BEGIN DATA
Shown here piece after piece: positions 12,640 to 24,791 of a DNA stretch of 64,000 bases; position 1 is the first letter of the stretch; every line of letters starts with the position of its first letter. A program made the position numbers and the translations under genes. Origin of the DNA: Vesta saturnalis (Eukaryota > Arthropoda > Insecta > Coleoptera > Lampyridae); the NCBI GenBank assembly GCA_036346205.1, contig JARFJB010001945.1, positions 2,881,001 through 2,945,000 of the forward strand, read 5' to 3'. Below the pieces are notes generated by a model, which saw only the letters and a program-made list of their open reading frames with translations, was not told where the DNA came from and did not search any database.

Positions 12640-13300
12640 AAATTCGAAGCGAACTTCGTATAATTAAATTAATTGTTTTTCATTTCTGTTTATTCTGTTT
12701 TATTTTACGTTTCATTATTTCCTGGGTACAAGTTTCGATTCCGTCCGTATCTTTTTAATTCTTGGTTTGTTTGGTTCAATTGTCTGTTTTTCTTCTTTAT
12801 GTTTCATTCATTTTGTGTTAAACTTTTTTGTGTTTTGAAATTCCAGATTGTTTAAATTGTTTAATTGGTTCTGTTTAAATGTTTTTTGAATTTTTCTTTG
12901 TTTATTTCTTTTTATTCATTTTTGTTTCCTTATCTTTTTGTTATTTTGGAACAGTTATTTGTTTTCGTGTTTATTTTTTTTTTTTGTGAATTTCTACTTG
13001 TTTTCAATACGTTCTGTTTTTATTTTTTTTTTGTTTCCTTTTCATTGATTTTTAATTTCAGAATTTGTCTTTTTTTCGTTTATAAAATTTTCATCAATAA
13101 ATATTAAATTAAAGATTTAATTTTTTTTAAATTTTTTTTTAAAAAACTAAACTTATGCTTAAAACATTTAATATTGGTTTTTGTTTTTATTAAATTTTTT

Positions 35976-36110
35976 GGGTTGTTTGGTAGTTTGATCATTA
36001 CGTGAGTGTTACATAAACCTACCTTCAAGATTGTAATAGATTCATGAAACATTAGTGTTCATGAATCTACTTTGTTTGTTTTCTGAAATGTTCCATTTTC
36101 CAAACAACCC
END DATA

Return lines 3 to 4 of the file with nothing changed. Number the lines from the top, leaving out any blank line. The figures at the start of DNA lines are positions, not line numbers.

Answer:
12640 AAATTCGAAGCGAACTTCGTATAATTAAATTAATTGTTTTTCATTTCTGTTTATTCTGTTT
12701 TATTTTACGTTTCATTATTTCCTGGGTACAAGTTTCGATTCCGTCCGTATCTTTTTAATTCTTGGTTTGTTTGGTTCAATTGTCTGTTTTTCTTCTTTAT